In Japan they have dolls called daruma dolls. Daruma is the Japanese name for Bodhidharma. Those dolls are beautiful. They represent Bodhidharma: their bottom is heavy, very heavy, so you throw the doll in any way, and it will always sit in the lotus posture again. Because the base is heavy and the head is light, and the whole body is light, it cannot remain in any other position. If you put it in any other position it will immediately turn and sit in the lotus posture. The daruma doll was created because of a certain statement of Bodhidharma. He said, “When you become really centered in your being, nothing in the whole of existence can create even a slight trembling in you. No fear is possible. And when you are centered in your being, even if the whole of existence wants to throw you upside down, it is impossible; you will always come rightside up.” That gave the idea of the daruma doll.
The religious man is multidimensional. All his windows and all his doors are open. His consciousness is available to everything.
He is not looking for a certain discovery, he is not looking even for God. That is why I am continually saying to you, “There is no God, don’t look for him otherwise you will be obsessed. That’s why I call all the religions that have existed up to now pseudo-religious: they are obsessed, just like anybody else – in fact, more obsessed.
What is a Tibetan monk doing his whole life? – just repeating the name of Buddha. If that is not an obsession, then what can be an obsession? – and a useless obsession too. If Albert Einstein is obsessed, at least he contributes to the world. He suffers, but he gives something to the world.
These Tibetan monks, what have they given to the world? The Hindu monks, what have they given to the world? What is their contribution? Of the Christian monks, the Catholic monks alone are one million in number. One million monks! And what is their contribution? They are just burdens on humanity – obsessed people, but obsessed with something that does not exist; hence there is no contribution.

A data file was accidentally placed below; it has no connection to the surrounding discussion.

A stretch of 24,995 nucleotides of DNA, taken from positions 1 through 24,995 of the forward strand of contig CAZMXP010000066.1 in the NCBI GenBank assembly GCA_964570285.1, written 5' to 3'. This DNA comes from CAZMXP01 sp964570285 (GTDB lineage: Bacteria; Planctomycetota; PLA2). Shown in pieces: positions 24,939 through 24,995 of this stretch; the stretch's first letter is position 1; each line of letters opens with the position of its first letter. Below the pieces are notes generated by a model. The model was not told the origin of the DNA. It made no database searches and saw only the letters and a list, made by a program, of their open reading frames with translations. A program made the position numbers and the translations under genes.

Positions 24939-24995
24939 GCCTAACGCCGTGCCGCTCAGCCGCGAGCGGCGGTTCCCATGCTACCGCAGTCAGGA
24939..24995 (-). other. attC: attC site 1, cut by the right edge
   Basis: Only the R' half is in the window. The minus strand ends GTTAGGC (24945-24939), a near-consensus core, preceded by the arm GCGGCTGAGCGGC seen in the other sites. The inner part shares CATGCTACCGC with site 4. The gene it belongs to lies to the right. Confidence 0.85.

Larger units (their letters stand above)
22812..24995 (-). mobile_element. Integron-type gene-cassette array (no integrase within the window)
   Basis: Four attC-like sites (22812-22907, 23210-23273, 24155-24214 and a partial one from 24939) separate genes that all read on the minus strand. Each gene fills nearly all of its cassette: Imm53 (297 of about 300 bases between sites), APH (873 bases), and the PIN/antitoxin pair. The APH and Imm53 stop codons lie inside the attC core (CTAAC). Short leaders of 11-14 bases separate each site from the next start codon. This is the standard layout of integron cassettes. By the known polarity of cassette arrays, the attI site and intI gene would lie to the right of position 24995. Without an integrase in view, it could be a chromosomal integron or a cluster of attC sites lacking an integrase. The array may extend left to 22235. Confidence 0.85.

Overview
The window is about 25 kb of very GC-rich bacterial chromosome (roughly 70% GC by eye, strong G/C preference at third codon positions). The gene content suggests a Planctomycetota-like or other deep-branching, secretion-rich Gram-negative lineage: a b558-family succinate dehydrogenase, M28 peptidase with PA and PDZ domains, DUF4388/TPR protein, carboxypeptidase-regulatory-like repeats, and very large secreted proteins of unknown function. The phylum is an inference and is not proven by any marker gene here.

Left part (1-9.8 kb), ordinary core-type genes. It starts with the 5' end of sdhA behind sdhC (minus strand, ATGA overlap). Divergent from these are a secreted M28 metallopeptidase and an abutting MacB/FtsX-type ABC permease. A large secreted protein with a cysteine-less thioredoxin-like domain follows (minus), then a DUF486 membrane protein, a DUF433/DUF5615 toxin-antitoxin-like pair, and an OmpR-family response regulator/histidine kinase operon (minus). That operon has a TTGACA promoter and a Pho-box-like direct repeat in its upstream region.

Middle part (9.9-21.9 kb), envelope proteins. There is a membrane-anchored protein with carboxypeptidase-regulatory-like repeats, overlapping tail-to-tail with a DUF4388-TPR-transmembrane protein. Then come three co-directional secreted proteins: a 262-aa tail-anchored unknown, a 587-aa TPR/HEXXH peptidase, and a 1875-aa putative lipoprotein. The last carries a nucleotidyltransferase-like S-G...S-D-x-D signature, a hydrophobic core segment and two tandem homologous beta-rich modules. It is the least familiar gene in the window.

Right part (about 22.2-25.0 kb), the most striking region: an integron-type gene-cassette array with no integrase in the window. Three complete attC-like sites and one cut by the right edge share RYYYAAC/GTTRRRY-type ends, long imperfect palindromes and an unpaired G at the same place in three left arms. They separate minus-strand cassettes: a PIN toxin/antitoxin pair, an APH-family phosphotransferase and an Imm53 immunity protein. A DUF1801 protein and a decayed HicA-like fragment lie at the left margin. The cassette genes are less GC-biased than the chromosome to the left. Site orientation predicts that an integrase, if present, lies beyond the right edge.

The scientist is obsessed with something that really exists – he is obsessed with some objective reality. The poet is obsessed with something of subjective reality. But your pseudo-religious man is obsessed with a God which does not exist, and out of a non-existent God what are you going to get? Where are you going to reach? These monks are moving in circles their whole life. They are obsessed.
So let me make it clear to you. If you find a religious man obsessed, then that is enough proof that he is not religious. A really religious man is not obsessed at all. He is open to the whole. And he is not concerned in any way to discover something, to create something: a song, a painting, a dance, a sculpture. No, he is not concerned.
It is possible that a really religious man may create a song, but that is just play; he is not serious about it. It is just… You are sitting on the beach and you start playing and making a statue out of wet sand. You are not obsessed with it; there is no need to complete it. And when you leave you may give a hit to the statue that you have been creating for hours.
This was not an obsession, you were just being playful. Sitting alone… You were not doing something serious. A religious man sometimes composes poetry or music or dance or a statue or a painting, but they are all just games.